On Bayonetta, Ms. Okura was the UI designer and she came up with a very unique and interesting design that was very appealing to me, so I made the special request to have her work on The Wonderful 101 as the main designer. She was also the designer on all of the enemies in The Wonderful 101, and in addition to doing the player characters and enemies—tasks that are usually split up between different designers, as they were in Okami and Bayonetta—she handled all of the design and it was a very impressive feat to be able to do that at such a high quality.
The Wonderful 101 appears to be heavily influenced by tokusatsu shows. What makes characters in those shows cool, and how did that influence the game?
Trying to identify what exactly it is about superheroes in those shows is hard to put into words. [That] stuff is just cool, but that coolness and style is injected into a lot of different elements of the game, such as design and story and so on.
In the very first draft of The Wonderful 101, Inaba-san said it had an all-star cast of Nintendo characters. Could you talk about the initial design and what characters you had?
Initially, the idea was proposed by [Platinum boss] Mr. Minami, to create a game featuring Nintendo characters or other popular characters together in one game. With the idea of putting characters like Mario and Link into the same game, you end up with a situation where fans of Mario are forced to play as Link.
It’s hard for all fans to enjoy all parts of the game evenly. So [the question was], how can I create a game where there’s an even enough emphasis to put on all the different characters? And the answer was that I could put all the different characters on the screen at the same time. That was the key thought that led to what The Wonderful 101 turned out to be.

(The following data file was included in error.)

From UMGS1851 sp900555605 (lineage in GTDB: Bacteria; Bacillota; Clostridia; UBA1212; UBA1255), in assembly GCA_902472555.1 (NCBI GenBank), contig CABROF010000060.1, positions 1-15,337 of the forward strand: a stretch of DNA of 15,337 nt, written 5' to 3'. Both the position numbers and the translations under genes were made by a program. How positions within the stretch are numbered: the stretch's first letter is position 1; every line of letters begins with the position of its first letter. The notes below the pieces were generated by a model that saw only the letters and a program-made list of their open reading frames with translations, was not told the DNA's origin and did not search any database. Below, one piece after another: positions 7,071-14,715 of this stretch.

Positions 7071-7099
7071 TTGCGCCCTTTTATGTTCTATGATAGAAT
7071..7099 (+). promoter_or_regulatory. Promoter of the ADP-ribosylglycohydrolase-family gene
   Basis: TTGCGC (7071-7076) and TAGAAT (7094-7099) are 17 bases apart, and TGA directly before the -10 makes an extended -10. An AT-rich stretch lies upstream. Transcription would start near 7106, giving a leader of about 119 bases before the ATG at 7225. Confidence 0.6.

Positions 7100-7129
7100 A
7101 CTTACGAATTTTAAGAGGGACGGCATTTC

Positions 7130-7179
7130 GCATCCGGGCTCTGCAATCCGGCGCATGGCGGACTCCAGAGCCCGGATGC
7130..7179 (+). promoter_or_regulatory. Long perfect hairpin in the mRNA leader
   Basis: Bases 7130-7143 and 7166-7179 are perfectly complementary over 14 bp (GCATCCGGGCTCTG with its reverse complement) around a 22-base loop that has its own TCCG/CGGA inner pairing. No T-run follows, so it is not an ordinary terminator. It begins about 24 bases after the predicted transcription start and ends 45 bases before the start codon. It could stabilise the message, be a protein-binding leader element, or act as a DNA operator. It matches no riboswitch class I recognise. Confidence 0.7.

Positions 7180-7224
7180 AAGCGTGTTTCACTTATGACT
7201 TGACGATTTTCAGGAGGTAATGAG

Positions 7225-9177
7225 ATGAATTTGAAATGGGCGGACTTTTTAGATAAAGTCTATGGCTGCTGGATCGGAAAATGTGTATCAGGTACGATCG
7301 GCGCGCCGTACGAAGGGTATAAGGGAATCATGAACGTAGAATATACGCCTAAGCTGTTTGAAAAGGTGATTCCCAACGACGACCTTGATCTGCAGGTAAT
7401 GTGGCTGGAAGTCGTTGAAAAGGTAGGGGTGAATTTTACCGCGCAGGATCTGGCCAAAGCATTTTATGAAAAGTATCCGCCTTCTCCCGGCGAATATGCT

What are the differences between a producer and a director at PlatinumGames? Do they have different responsibilities and do they divvy up the authority differently?
The difference is that producers serve more of a management role. Management logistics like staffing, scheduling, being responsible for completing the game as a product. More management-oriented. I’ve always been a director. My job is making the game. As director, an important distinction is that I’m the one on the ground floor making the game.
What’s the difference between Sega and Nintendo when it comes to their involvement in development support for the games you’ve made for them?
I can say there’s a lot of very small minor differences in the way the two companies operate. A lot of it is these small differences in corporate culture or processes or something, but generally, it’d be safe to say that both companies are able to respect PlatinumGames’ way of doing things, and largely left making the game [to us] and respecting the development of the game from that perspective.
What are the differences in size, between the Bayonetta 2 and The Wonderful 101 teams?
Of course, it depends at which stage of development a game is in. At this moment in time, it’s sort of meaningless to compare the two. Bayonetta 2 hasn’t necessarily reached its peak of development and when we get to that point, you would add staff. In that regard, it’s hard to say if one is bigger than the other. [It just] depends on where it’s at.